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If you struggle with frustration and anger related to trauma or loss, you may try to hide your feelings in the hope that they will go away. Unfortunately, intense feelings must be recognized and dealt with; they don't just go away on their own.
You may become angry and blame others for what has happened, even though it is not their fault. This is called displaced anger. You may get angry with a higher power, such as God.
Frustration and anger affect people emotionally and physically. You may work out these feelings by talking with someone or through physical activity (such as running, cleaning house, or punching a pillow). Working out frustration and anger in a physical way helps relieve muscle tension and may reduce restlessness and irritation.
Unresolved frustration and anger may grow until you are not able to deal with them. You may then yell, scream, or hit someone or something. Unexpressed frustration and anger can also cause other problems, such as physical illness or depression.
The first step in overcoming frustration and anger is to recognize that you are feeling these emotions. Many people were taught as children not to express frustration and anger. If you are feeling bottled up inside and are not sure what to do about it, try:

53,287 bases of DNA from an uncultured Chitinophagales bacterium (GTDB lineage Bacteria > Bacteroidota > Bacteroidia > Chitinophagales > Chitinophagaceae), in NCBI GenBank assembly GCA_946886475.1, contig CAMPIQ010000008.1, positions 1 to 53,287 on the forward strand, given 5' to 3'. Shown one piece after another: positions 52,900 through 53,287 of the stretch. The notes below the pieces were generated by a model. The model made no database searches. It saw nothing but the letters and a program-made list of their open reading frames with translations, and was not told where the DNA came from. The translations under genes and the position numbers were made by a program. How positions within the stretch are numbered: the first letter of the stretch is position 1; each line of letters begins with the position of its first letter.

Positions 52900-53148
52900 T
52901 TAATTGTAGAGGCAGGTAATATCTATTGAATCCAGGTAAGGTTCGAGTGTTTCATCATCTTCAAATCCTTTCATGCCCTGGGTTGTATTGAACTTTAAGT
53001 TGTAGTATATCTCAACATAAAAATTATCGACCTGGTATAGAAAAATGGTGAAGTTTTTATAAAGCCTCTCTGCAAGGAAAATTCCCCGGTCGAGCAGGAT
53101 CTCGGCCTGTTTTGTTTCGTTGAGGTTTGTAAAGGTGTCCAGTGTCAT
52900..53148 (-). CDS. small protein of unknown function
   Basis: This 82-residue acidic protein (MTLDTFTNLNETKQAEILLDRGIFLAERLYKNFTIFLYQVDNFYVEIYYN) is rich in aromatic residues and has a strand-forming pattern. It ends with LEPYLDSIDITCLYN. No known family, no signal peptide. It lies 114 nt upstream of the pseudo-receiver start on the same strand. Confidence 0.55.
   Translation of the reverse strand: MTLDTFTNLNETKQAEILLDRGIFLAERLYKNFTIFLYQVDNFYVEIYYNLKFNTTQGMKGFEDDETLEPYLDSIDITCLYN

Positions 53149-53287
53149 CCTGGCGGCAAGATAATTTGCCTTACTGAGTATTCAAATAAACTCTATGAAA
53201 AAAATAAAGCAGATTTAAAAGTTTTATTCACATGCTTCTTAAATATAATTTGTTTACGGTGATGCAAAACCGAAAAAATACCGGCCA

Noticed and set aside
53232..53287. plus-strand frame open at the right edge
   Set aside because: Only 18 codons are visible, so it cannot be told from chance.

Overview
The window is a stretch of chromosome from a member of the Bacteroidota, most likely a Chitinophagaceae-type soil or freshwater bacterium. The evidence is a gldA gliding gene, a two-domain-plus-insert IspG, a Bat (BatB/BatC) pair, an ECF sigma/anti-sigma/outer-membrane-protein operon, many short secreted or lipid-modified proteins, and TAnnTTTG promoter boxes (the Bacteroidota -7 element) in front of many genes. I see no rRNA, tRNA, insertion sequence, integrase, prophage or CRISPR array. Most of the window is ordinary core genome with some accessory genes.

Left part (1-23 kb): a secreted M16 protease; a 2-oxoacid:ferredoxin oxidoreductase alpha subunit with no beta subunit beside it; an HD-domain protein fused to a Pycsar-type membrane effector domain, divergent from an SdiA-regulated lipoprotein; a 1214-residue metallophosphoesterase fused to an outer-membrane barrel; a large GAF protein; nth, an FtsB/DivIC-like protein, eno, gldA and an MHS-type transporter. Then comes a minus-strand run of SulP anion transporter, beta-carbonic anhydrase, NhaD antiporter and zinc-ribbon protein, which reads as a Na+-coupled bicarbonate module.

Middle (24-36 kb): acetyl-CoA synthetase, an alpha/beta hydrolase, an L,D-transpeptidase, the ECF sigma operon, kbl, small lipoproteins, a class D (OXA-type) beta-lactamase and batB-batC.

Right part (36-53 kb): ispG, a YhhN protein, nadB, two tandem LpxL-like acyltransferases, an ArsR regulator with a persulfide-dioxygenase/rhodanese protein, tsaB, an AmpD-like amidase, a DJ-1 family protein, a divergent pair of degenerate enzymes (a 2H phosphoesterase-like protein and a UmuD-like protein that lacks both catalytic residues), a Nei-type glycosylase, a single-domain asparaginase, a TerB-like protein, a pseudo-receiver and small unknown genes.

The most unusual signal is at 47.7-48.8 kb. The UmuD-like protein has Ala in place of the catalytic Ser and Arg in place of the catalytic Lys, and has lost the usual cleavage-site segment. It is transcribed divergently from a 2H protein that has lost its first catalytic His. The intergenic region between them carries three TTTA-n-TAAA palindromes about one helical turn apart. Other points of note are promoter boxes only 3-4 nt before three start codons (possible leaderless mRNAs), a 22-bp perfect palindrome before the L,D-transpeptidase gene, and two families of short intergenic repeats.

If you continue to have trouble overcoming your frustration and anger, or if you have had problems with anger in the past, talk about your concerns with someone you trust, such as a clergyperson or a health professional. You may decide to join a self-help group or seek counseling.
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ByHealthwise StaffPrimary Medical ReviewerAdam Husney, MD - Family MedicineKathleen Romito, MD - Family MedicineSpecialist Medical ReviewerJessica Hamblen, PhD, MA, NIMH - Psychology, Post Traumatic Stress Disorder
Current as ofDecember 7, 2017
Current as of:
December 7, 2017
Adam Husney, MD - Family Medicine
& Kathleen Romito, MD - Family Medicine & Jessica Hamblen, PhD, MA, NIMH - Psychology, Post Traumatic Stress Disorder
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